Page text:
Inexpensive arthritis drug may treat dysentery, giardiasis, Los Angeles Times

An inexpensive arthritis drug called auranofin has been shown in lab and animal tests to kill the parasites that cause amoebic dysentery and giardiasis, and human trials are expected to start soon. A team headed  by Dr. James McKerrow, a pathologist at UC San Diego, and parasitologist Anjan Debnath of UC San Francisco, developed an anaerobic screening process to test potential drugs against the amoeba in the laboratory.

For medical students, dual degrees gain popularity, San Francisco Chronicle

Nationwide, dual programs in medicine and academic research, medicine and law, and medicine and business have seen their combined enrollment increase 36 percent, from 3,921 in 2002 to 5,349 in 2011, according to data released this spring by the Association of American Medical Colleges. That trend extends to the Bay Area. Over the past decade, the number of medical students at Stanford who earned dual degrees went from nine to 22 annually, out of classes of fewer than 90. UCSF has also seen a slight increase in students enrolled in joint-degree programs. UC Berkeley and UC Hastings also are mentioned.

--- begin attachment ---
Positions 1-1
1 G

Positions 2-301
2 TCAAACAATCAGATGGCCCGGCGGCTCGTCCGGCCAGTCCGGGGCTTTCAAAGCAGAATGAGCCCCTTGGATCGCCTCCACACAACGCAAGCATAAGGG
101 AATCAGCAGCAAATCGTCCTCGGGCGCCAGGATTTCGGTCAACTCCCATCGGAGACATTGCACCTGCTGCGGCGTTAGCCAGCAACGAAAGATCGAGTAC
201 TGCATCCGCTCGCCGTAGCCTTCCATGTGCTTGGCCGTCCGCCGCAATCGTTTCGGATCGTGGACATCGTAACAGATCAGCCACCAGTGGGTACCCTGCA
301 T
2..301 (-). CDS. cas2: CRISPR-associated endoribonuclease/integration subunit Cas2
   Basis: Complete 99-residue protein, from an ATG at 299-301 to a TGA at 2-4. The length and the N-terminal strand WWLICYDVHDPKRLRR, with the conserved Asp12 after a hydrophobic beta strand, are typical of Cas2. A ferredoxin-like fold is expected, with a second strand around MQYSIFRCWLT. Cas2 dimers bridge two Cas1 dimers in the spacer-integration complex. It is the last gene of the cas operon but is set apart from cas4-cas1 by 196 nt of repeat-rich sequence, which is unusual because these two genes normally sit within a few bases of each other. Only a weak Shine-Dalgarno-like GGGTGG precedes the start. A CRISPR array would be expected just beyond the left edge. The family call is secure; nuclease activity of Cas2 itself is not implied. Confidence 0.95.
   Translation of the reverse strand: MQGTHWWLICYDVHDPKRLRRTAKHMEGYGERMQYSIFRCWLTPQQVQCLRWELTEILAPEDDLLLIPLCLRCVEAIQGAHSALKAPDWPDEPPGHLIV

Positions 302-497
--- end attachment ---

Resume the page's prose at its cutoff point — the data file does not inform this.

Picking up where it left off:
CIRM awards $69M in stem cell research grants targeting ‘bubble boy’ syndrome, other diseases, San Francisco Business Times

Bay Area stem cell researchers looking to cure a “bubble boy” syndrome, fix damaged heart muscle and take on a host of other diseases grabbed more than $25 million in funding from California’s stem cell research funding agency. The San Francisco-based California Institute for Regenerative Medicine, or CIRM, said it awarded a total of $69.4 million to California stem cell scientists. Those projects include the first CIRM-funded collaboration in China and the first project with the Australian federal government. Twelve UC scientists received a total of $36.7 million in stem cell grants.

See additional coverage: KPCC, Sacramento Business Journal

Special: Health Care Heroes 2012, Sacramento Business Journal

The Sacramento Business Journal includes six UC Davis faculty members for its special publication Health Care Heroes 2012: Thomas Balsbaugh, Irva Hertz-picciotto, Thomas Nesbitt, Ralph deVere White, Garen Wintemute andHeather Young.

UCLA study finds cycling might affect male reproductive health, CBS Los Angeles